Qian Yunhui

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Qian Yunhui
钱云会
Born c. 1957
Zhaiqiao, Yueqing, Wenzhou, Zhejiang, China
Died 25 December 2010(2010-12-25) (aged 53)
Zhaiqiao, Yueqing, Wenzhou, Zhejiang, China
Nationality China Chinese
Occupation Local politician, activist, land rights campaigner
Qian Yunhui
Simplified Chinese

Qian Yunhui (Chinese: 钱云会, 1957 – 25 December 2010), a 53-year-old elected and popular eastern Zhejiang province village head who had a long history of petitioning against alleged abuses by local government, died on December 25, 2010 after being crushed by the front wheel of a truck loaded with crushed rocks for a nearby building site operated by the Yueqing Electric Power Plant. Rumors emerged stating that Qian was held on the ground by four men in security personnel uniforms while the truck was driven slowly over him. A government press conference a week later announced that Qian had died in an ordinary traffic accident, struck and killed crossing the road.[1][2] An eyewitness by the name of Qian Chengwei (Chinese: 钱成委) said that he saw that four uniformed men held the victim down on the ground while the truck went on top of him. The eyewitness had since been arrested and detained by the police.[3] Other eyewitnesses including villager Huang Diyan(Chinese: 黄迪燕), claimed she saw four uniformed men with gloves struggle with Qian and then put his body under the front tire by force.[4] The truck's owner/driver, Fei Liangyu (Chinese: 费良玉) was detained by the police, along with other villagers who questioned the police's investigation, including Qian's daughter.[5]

His family was paid 1.05 million Yuan (US$159,000) but, as for coal miners victims for example, to decide the price of a life can be highly controversial.

Location[edit]

The village of Zhaiqiao is located in the city of Yueqing (Chinese: 乐清市; pinyin: Yuèqīng shì), part of the prefecture-level city of Wenzhou (Chinese: 温州; pinyin: Wēnzhōu) in Zhejiang province.

Yueqing Electric Power Plant land dispute[edit]

There is an unresolved land dispute between villagers and the power plant.[6]

Road block[edit]

On 17/12/2010, a fleet of trucks loaded with crushed rocks destined for the power plant were being stopped by the villagers.

On 18/12/2010, Qian ordered villagers to create a road block using electric power poles, preventing trucks from leaving or entering the power plant.

On 19/12/2010, a fleet of trucks loaded with crushed rocks were being blocked on the road again. The road was opened on 20/12/2010 after police removed the poles. Delivery of crushed rocks was resumed on 23/12/2010. And on 25/12/2010, Qian was crushed to death under the wheel of one of those trucks. [7]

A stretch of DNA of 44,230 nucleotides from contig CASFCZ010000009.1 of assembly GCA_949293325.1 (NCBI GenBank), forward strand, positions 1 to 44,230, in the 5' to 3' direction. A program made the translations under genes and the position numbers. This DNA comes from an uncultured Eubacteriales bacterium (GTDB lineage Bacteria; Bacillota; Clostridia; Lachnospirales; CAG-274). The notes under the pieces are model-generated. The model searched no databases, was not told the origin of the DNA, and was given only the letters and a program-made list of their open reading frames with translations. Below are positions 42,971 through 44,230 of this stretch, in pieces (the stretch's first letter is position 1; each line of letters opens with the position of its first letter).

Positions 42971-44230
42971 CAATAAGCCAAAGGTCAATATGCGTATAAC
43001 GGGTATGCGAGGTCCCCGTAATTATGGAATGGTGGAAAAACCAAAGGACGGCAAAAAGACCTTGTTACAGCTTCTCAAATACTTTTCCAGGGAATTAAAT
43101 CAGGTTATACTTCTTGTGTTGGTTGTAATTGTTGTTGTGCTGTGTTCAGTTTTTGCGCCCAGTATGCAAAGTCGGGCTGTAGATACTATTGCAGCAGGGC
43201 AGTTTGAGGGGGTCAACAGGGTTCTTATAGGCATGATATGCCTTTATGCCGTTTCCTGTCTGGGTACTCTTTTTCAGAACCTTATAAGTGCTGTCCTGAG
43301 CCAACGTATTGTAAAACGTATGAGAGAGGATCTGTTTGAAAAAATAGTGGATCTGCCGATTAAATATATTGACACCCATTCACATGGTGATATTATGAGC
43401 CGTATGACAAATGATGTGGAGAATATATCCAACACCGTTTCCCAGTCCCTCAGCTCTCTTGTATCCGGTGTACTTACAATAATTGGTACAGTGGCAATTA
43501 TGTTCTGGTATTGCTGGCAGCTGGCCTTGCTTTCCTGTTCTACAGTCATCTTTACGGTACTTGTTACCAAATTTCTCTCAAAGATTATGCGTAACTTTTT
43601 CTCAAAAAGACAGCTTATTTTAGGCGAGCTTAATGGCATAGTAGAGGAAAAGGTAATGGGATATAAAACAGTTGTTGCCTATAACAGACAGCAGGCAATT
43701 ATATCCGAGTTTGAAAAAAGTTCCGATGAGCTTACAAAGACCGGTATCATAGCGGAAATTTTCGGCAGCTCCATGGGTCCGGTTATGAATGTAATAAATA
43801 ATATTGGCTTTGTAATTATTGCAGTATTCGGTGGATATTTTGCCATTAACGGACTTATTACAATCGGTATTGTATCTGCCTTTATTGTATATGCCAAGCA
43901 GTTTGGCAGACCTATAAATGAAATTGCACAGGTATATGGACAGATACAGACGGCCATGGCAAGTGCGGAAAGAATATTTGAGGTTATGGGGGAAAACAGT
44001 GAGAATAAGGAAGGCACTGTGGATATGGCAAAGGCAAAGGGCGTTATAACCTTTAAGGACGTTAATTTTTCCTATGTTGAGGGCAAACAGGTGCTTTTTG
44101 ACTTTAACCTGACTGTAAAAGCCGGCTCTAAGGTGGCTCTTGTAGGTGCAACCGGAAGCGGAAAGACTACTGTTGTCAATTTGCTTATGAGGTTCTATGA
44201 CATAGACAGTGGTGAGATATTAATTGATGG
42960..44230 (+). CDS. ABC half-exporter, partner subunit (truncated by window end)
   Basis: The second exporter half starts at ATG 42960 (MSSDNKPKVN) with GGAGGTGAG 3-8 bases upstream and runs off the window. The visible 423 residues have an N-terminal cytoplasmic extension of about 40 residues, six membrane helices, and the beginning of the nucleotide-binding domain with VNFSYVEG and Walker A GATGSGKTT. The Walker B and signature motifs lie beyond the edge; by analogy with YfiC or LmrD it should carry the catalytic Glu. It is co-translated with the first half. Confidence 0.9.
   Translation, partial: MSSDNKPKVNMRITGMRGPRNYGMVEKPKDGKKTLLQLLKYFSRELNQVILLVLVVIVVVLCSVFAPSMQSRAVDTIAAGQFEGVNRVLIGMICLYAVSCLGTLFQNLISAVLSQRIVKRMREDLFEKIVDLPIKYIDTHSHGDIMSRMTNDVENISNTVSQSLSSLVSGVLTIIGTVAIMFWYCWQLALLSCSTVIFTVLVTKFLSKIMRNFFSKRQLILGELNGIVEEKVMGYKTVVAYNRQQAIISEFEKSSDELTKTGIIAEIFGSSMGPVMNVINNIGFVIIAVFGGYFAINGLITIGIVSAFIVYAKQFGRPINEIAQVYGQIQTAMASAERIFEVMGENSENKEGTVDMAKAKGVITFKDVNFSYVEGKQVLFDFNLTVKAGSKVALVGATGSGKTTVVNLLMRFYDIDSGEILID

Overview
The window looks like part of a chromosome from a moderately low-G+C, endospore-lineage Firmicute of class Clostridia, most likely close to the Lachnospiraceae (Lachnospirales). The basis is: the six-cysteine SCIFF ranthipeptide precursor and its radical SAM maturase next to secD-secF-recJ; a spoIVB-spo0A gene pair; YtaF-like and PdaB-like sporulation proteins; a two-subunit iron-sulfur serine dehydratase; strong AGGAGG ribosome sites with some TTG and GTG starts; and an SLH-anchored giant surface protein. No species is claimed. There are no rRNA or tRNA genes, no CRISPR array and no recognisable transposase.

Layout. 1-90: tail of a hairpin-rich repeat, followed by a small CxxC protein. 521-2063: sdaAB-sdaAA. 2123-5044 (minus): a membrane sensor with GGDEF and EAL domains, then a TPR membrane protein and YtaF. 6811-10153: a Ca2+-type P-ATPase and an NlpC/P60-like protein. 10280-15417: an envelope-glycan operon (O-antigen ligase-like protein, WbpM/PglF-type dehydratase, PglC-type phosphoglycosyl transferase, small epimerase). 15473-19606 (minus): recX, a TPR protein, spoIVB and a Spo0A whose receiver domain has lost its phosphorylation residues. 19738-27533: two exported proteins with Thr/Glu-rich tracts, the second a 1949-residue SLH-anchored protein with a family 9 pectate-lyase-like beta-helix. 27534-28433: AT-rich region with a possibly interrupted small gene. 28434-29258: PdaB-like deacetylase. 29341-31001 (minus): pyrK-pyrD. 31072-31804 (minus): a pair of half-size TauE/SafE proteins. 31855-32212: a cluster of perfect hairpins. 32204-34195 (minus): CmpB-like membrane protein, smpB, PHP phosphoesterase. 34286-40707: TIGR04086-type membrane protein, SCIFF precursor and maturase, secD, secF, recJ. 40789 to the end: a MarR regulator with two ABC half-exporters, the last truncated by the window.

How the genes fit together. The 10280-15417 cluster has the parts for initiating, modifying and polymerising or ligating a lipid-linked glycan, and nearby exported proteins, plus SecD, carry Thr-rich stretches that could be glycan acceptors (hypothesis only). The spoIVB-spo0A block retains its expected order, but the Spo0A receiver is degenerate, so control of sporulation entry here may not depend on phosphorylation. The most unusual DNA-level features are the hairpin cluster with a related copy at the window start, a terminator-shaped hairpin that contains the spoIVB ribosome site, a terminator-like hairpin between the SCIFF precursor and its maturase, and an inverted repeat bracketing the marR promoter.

Internet response in China[edit]

Within hours of Qian's death, images of his dead body were circulating on Chinese websites such as Sina Weibo, Twitter, Google Buzz while many people expressed their disbelief in the official police explanation on these sites. As one Sina Weibo user wrote: “It’s become the habit of the majority of the people to suspect whatever the government says.”

Yasheng Huang, a MIT professor, stated: “No matter what the truth of Mr. Qian’s death, doesn’t this demonstrate a political crisis, considering the preference of public opinion? If you’re the ruler, shouldn’t you be feeling anxious and concerned? Even if you don’t strive for justice, equality and progress, shouldn’t you start considering (political) system reform simply for the sake of ruling?”[2]

Chinese online grassroots activists[edit]

Well known Chinese online activist Wu Gan (Chinese: 吴淦), alias Tu Fu Wu Gan, or Chao Ji Di Su Tu Fu (his online name, Chinese: 屠夫吴淦, or 超级低俗屠夫) was among the first citizen reporters to visit the crime scene, and began interviewing local eyewitness. Wu has obtained a police video of the crime scene right after the victim's dead body being removed, and had since posted the video online. Wu regularly posted comments on Twitter and other internet platforms, and with the help of a group of Chinese lawyers, is offering free legal aid to villagers in need.[8]

Well known activist Xu Zhiyong also went to crime scene to conduct his own investigation.[9]

References[edit]

  1. ^ 浙江一上访村长遭撞死 传被5人按住由车碾压2010-12-27 来源: 深圳新闻网(深圳) (in Chinese). 2010-12-27. 
  2. ^ a b "A Traffic Death Exposes Government Credibility Crisis". Wall Street Journal. 2010-12-28. 
  3. ^ 目击者称浙江乐清被轧死村民死前曾与4人扭打 (in Chinese). 
  4. ^ http://huangkejie.blog.163.com/blog/static/1775891752010113143933874/ 乐清村官之死事件背后的纠葛|黄柯杰 瞭望东方周刊记者
  5. ^ "Village head's death sparks outrage". RTHK English News. 2010-12-28. 
  6. ^ http://news.ifeng.com/society/special/leqingchehuoshigu/content-2/detail_2011_01/01/3867369_0.shtml 钱云会案牵出圈地纠纷 官民说法不一致 2011年01月01日 15:13中国经营报
  7. ^ http://news.ifeng.com/society/special/leqingchehuoshigu/content-2/detail_2011_01/01/3867369_0.shtml钱云会案牵出圈地纠纷 官民说法不一致 2011年01月01日 15:13|中国经营报
  8. ^ http://edition.cnn.com/2010/WORLD/asiapcf/12/30/china.villager.death/index.html Chinese villager's death sparks national outrage By Steven Jiang, CNN December 30, 2010 -
  9. ^ http://xuzhiyong.fyfz.cn/art/874568.htm 公盟“钱云会之死真相”调查报告 发表时间:2010-12-31

External links[edit]